By 2040, 100 people will live on the moon, melting ice for water, 3D-printing homes and tools, eating plants grown in lunar soil, and competing in low-gravity "flying" sports.
To those who mock such talk as science fiction, experts such as Bernard Foing, ambassador of the European Space Agency-driven "Moon Village" scheme, reply the goal is not only reasonable but feasible too.
At a European Planetary Science Congress in Riga this week, Foing spelt out how humanity could gain a permanent foothold on Earth's satellite, and then expand.
He likened it to the growth of the railways, when villages grew around train stations, followed by businesses.
By 2030, there could be an initial lunar settlement of six to 10 pioneers - scientists, technicians and engineers - which could grow to 100 by 2040, he predicted.
"In 2050, you could have a thousand and then... naturally you could envisage to have family" joining crews there, Foing told AFP. Mere decades from now, "there may be the possibility to have children born on the moon," he enthused.
How man can build a life on moon?
Experts argue that the future lies in collaboration between increasingly cash-strapped national space agencies and the private sector, which can profit from selling resources such as moon-derived rocket fuel.
Robotic exploration is already underway, with several moon landers and rovers planned for the coming years.
Woerner told AFP the goal "is to join international efforts and to bridge Earthly borders and crises."
But for those who think the moon offers an escape from an Earth threatened by climate change and nuclear war, physicist Christiane Heinicke warns it is a "tough" life, and not for everyone.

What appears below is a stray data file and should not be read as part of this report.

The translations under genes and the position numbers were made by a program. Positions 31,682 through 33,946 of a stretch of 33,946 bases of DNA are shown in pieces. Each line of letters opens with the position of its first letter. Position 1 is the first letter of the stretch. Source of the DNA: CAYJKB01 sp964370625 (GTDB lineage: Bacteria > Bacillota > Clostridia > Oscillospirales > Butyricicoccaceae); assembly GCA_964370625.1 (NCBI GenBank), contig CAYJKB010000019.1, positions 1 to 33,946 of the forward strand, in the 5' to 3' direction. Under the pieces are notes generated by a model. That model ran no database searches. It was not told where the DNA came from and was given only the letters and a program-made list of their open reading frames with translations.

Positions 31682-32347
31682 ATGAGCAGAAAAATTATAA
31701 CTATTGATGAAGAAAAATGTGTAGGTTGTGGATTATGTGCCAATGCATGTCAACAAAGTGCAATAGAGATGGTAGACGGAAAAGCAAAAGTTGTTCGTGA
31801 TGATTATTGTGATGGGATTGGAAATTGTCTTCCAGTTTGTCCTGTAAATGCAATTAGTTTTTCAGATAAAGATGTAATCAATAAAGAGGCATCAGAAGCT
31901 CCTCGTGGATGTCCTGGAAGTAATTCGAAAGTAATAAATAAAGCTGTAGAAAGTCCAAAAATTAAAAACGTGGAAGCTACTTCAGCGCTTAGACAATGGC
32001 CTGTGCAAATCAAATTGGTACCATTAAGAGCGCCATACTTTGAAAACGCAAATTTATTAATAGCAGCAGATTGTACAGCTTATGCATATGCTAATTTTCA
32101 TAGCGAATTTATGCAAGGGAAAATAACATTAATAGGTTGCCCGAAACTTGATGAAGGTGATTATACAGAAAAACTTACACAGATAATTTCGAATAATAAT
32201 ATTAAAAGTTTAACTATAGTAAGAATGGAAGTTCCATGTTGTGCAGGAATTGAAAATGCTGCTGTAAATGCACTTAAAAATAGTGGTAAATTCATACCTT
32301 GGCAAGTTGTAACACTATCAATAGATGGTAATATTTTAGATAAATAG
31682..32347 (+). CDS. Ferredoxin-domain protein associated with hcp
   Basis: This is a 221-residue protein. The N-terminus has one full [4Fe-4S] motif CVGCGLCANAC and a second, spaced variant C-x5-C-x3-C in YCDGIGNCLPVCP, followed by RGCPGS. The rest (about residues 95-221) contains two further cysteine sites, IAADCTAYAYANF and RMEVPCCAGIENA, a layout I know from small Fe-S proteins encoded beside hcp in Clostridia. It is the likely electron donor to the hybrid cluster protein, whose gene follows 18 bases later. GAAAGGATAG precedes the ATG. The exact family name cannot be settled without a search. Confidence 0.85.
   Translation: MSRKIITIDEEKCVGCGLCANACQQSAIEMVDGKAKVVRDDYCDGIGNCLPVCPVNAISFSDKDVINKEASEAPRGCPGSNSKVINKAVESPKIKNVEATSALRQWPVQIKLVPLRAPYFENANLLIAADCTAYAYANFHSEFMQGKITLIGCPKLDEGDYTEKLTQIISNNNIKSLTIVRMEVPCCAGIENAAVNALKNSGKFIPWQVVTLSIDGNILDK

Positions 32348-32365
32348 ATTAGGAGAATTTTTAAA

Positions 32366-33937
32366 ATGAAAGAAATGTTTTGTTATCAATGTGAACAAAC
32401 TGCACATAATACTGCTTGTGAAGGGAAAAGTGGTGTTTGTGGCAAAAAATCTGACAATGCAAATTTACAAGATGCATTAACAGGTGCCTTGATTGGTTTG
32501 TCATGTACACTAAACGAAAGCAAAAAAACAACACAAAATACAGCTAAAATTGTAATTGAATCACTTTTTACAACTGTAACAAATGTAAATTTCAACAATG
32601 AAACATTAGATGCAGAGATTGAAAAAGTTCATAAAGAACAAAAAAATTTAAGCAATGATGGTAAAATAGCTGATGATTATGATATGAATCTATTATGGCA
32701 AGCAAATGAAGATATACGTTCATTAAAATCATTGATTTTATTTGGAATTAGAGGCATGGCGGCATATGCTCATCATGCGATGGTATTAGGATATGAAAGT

She had spent a year in a mock Mars environment in Hawaii.
"It is completely devoid of any vegetation, all they see is rocks, regolith (loose rocks and dust), and a sky that is different from ours on Earth," she told AFP by email. "Being either inside the habitat or inside a suit means that you're never able to actually feel the moon/planet you're on. You can't feel the wind (if there is any, like on Mars), you don't feel the Sun on your skin, and whatever you touch feels like the inside of your gloves."
Another problem: "You can never escape your crew mates," she said.
But Foing, who himself spent some time in one of the many earthly modules preparing aspirant moon or Mars explorers, is undeterred.
He hopes to visit the village by 2040.
As for his family, "that will depend on the price... The price of the ticket is in the order of 100 million euros. That's now, but in 20 years, the price of the ticket could be 100 times less," he said.
This will depend largely on advances made by commercial moon explorers developing new technologies, boosting demand for lunar resources, or tourism, and driving prices down.
Elon Musk's SpaceX, for example, hopes to send two humans on a trip around the moon in the next few years, and Blue Origin of Amazon founder Jeff Bezos has plans to deliver five tons of cargo to earth's satellite.